From my New York Press review of Stencil Pirates, 11/04 (vol. 17, issue 45):
A FEW YEARS AGO, while walking down a sparsely traveled block in my old Brooklyn neighborhood, I came across three-foot-tall, carefully rendered cursive on an otherwise blank red wall: "Cap'n Jazz" in silver spray-paint. I did a triple take. Who'd bother to apply the name of a little-known early-90s punk band from Chicago to a Brooklyn wall in 2001, and why? I didn't much care; those shimmering letters brought on a surge of memories from my years in DC punk; it was as if a long-lost friend or secret admirer had left me a note. Though "Cap'n Jazz" swiftly vanished under a fresh coat of paint, those same memories slip into mind every time I'm there, three years later-that block, to me, transformed.
The power of street art, namely stencils, to shape public space, and the ways in which it does so, is the subject of Chicago artist Josh MacPhee's Stencil Pirates, a handsome publication that both documents and casts a critical eye upon a thriving art form. Early on, MacPhee quotes artist Russell Howze: "Traditional art is usually a static experience... Most traditional art is found in galleries, chosen by someone else and viewed by a select group of people... Even when thousands of people see larger exhibits, traditional art's exposure is still limited by the price of admission at the door."
Stencils, however, to the joy of some and consternation of others, are the great equalizer: With the help of basic, affordable materials, the same work of art can reappear throughout a city, cities or countries, meeting with a broad audience and reception. Some stencils remain for months or years on a sidewalk or wall, insinuating themselves into a neighborhood's character and landscape. What prompts residents or city workers to paint over some and not others can be as intriguing as the work itself. (What causes some stencils to fade before others, on the other hand, is a simple matter of paint quality, which MacPhee discusses in the practical, informative "How-To File" section.)
MacPhee parses out Stencil Pirates according to several dozen themes. In "It's Official," he explores the influence of industrial stencils; in "Argentina," the revival of the stencil as a tool of communication and political expression after the country's 2001 economic collapse. Intentionally succinct in narrative and commentary, MacPhee devotes page after page of Pirates-quite a few of them full-color spreads-to more than 1000 images. Plenty of the work in Pirates, if noteworthy in message or placement, is rudimentary, skill-wise.
But just as much of it is gorgeous, sometimes awe-inspiring in its intricacy. "Are We Free Yet," a collaboration by JSO4 and Sevenist, is a painstakingly executed multicolor mural of telephone wires, tiny birds, two bright kites and a placid, curly head on a floral pillowcase. Upon the sleeper's torso, this text: "Only in my dreams is my memory restored, so I sleep all the time so I don't forget how 2 live." In an example of "stenciling as civic duty," artists Scout and Stain created moving color portraits of neighborhood children on abandoned buildings and boarded-over windows throughout decaying downtown Albany, as, according to Scout, "an offering to the people who live there."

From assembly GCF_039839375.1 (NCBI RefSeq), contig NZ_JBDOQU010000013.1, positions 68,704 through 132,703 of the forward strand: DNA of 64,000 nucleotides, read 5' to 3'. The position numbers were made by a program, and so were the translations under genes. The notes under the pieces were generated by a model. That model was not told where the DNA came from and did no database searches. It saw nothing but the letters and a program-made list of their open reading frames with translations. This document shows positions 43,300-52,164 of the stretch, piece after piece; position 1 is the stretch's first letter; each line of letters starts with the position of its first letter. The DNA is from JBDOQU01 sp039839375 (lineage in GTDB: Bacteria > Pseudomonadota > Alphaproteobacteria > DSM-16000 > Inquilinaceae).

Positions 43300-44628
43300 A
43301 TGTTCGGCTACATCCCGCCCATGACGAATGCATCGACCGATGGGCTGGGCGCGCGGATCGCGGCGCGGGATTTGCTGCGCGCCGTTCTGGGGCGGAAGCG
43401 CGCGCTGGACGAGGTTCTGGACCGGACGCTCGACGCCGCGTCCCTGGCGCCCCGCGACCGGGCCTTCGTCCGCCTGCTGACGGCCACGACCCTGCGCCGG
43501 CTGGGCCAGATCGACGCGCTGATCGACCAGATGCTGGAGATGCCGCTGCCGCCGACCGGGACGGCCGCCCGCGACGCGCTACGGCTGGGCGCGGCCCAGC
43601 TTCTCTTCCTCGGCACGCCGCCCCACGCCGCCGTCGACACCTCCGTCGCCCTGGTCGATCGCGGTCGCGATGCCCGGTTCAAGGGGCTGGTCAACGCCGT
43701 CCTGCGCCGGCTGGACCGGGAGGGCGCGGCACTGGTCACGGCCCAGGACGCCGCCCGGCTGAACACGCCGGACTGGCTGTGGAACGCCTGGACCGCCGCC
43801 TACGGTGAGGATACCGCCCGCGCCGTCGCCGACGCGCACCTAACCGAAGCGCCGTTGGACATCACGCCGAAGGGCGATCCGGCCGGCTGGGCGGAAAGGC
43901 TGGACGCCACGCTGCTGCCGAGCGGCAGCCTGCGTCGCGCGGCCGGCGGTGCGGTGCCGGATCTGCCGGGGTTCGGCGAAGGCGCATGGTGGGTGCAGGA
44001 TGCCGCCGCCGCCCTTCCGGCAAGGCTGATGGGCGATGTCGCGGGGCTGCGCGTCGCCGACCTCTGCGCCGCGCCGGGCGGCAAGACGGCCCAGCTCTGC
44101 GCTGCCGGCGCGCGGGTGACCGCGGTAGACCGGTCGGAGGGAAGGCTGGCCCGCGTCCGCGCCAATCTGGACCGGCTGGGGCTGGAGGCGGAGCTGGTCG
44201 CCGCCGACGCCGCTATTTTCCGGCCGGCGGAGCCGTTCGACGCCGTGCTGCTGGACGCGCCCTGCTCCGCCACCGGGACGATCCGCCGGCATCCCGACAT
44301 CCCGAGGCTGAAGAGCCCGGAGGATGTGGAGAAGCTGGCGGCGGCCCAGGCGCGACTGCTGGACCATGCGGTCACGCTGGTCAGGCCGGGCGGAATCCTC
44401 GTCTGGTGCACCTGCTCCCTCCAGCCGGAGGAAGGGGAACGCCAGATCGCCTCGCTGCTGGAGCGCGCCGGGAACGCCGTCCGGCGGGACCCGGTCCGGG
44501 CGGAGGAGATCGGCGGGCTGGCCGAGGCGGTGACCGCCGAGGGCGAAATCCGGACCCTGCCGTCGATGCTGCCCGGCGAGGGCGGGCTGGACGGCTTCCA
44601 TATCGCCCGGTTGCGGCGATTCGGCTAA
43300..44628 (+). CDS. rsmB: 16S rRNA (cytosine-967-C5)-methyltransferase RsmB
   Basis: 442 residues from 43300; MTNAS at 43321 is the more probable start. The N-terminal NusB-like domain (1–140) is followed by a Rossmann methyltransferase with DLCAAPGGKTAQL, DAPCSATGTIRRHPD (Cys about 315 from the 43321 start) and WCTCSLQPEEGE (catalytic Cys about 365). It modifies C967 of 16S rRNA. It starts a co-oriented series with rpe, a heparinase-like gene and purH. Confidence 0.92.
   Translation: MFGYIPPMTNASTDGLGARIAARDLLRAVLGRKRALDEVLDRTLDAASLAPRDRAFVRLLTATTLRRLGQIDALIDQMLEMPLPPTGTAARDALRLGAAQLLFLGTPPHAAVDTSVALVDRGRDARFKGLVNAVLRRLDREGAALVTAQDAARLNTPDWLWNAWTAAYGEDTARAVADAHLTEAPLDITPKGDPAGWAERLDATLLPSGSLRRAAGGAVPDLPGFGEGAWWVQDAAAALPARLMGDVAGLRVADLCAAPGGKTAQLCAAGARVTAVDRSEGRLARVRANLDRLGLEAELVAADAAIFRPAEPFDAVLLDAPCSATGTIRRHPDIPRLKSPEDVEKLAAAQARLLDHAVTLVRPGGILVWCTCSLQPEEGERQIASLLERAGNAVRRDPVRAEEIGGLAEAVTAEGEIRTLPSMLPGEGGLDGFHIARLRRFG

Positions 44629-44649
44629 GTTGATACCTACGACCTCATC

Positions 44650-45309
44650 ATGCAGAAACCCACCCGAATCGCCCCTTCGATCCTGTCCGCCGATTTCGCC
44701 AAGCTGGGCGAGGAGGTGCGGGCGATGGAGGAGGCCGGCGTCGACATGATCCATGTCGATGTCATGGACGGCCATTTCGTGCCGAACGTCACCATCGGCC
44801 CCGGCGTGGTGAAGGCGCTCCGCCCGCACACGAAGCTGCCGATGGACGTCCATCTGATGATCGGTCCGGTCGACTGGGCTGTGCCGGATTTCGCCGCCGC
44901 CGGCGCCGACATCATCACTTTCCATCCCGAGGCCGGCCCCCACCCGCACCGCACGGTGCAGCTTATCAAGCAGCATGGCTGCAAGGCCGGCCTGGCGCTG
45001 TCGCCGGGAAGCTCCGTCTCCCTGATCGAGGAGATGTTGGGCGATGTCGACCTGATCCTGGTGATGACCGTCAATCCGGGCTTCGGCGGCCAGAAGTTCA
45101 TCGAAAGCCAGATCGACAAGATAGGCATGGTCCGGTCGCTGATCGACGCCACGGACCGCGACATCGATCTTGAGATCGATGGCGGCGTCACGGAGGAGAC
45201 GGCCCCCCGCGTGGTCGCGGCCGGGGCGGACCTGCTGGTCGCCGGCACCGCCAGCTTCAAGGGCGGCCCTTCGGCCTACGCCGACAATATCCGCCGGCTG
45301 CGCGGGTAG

One section presents snapshots of stenciled poetry-reproductions of well-known verse as well as stenciling as self-publishing. And all over, from Argentina to San Francisco, stencils have a vibrant history as public service announcement, whether it's "Dyke March 1996, Market & Castro, Saturday June 29, 7 p.m.," or markings from the 1989 Anti-Nuke Port Stencil Project, which organized a team of stencilers to create anti-nuke images that included their exact mileage from a proposed nuke-equipped Staten Island Navy base. Pirates shows that even a single word or phrase can adorn a wall, lovely, depending on factors such as placement or use of typography.
For MacPhee, all of this is "liberatory." Decrying the highly regulated state of public space in America as a forum where homogenous, calculated corporate messaging rules, MacPhee says that "encouraging people to think off the conveyor belt of work, shop, eat, sleep, work, shop, eat is downright revolutionary." Indeed, the book overflows with stencils that shout their message as loud as the paint allows. Other images are subtler, even cryptic. Anton van Dalen, who worked mostly in the 70s and 80s, shot for the subliminal, aiming for his stencils "to operate as traffic signs, you absorb the meaning before you even know it."
Of course, not every stencil artist is inhaling toxic fumes for the sake of art, political beliefs or to convey any particular message. Shepard Fairey has used his Andre the Giant stencil to launch an industry of "Obey"-branded clothing and posters; he also designed Radiohead's noxious "Hail to the Thief" stencil campaign. MacPhee explains corporate forays into stenciling as an attempt to garner street cred for their products-and of course, to move product. Even when corporate patrons have been revealed, the ensuing hubbub "is better exposure for their advertising than money could possibly buy."
MacPhee doesn't delve far into the history of stenciling; his focus is on modern-day work. He does, however, outline its past-from Egypt and China and Greece to the Soviet Union and Nicaragua, South Africa, Mexico. Over thousands of years, the basic technique of applying paint over a design cut out of a solid material has endured. The word "stencil" has its roots in the French estenceler, "to decorate with bright colors," which in turn comes from the Latin scintilla-"spark."